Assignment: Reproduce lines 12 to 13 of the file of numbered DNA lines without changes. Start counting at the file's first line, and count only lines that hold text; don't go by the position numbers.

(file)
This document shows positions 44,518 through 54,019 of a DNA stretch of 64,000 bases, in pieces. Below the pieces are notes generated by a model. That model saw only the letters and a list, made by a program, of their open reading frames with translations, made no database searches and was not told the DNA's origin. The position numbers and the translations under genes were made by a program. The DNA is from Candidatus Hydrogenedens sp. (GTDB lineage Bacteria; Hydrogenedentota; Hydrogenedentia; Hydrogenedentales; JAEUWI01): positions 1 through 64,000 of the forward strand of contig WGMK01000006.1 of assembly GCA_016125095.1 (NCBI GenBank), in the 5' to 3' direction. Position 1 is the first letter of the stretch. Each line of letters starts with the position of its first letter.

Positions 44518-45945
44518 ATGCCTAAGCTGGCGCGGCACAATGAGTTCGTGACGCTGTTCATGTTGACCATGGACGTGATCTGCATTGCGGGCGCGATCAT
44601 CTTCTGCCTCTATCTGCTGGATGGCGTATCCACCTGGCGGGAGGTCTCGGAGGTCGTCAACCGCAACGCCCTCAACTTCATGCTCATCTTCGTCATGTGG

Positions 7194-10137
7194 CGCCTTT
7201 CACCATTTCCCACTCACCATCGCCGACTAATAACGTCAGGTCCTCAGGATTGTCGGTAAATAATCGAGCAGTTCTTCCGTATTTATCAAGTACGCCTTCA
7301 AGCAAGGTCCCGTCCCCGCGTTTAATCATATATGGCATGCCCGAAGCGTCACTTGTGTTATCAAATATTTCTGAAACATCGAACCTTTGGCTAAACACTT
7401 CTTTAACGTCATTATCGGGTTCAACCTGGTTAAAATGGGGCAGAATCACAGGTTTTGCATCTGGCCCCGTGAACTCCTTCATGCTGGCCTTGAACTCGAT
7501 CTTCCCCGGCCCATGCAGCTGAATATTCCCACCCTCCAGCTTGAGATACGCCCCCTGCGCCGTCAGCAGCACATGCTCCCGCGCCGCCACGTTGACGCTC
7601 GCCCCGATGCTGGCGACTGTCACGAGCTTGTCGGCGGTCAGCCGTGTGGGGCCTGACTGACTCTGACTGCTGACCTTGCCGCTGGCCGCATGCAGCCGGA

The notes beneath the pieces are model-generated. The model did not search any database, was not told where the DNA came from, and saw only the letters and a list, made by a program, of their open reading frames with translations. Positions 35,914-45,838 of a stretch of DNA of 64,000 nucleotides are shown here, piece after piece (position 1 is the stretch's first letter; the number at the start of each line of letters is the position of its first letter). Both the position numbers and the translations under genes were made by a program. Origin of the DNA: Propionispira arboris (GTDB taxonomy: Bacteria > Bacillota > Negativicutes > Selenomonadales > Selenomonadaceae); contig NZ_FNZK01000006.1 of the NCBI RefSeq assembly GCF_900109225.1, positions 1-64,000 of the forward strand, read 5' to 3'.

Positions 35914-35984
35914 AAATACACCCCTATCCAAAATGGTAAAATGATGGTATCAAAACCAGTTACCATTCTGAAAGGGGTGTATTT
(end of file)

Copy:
The notes beneath the pieces are model-generated. The model did not search any database, was not told where the DNA came from, and saw only the letters and a list, made by a program, of their open reading frames with translations. Positions 35,914-45,838 of a stretch of DNA of 64,000 nucleotides are shown here, piece after piece (position 1 is the stretch's first letter; the number at the start of each line of letters is the position of its first letter). Both the position numbers and the translations under genes were made by a program. Origin of the DNA: Propionispira arboris (GTDB taxonomy: Bacteria > Bacillota > Negativicutes > Selenomonadales > Selenomonadaceae); contig NZ_FNZK01000006.1 of the NCBI RefSeq assembly GCF_900109225.1, positions 1-64,000 of the forward strand, read 5' to 3'.

Positions 35914-35984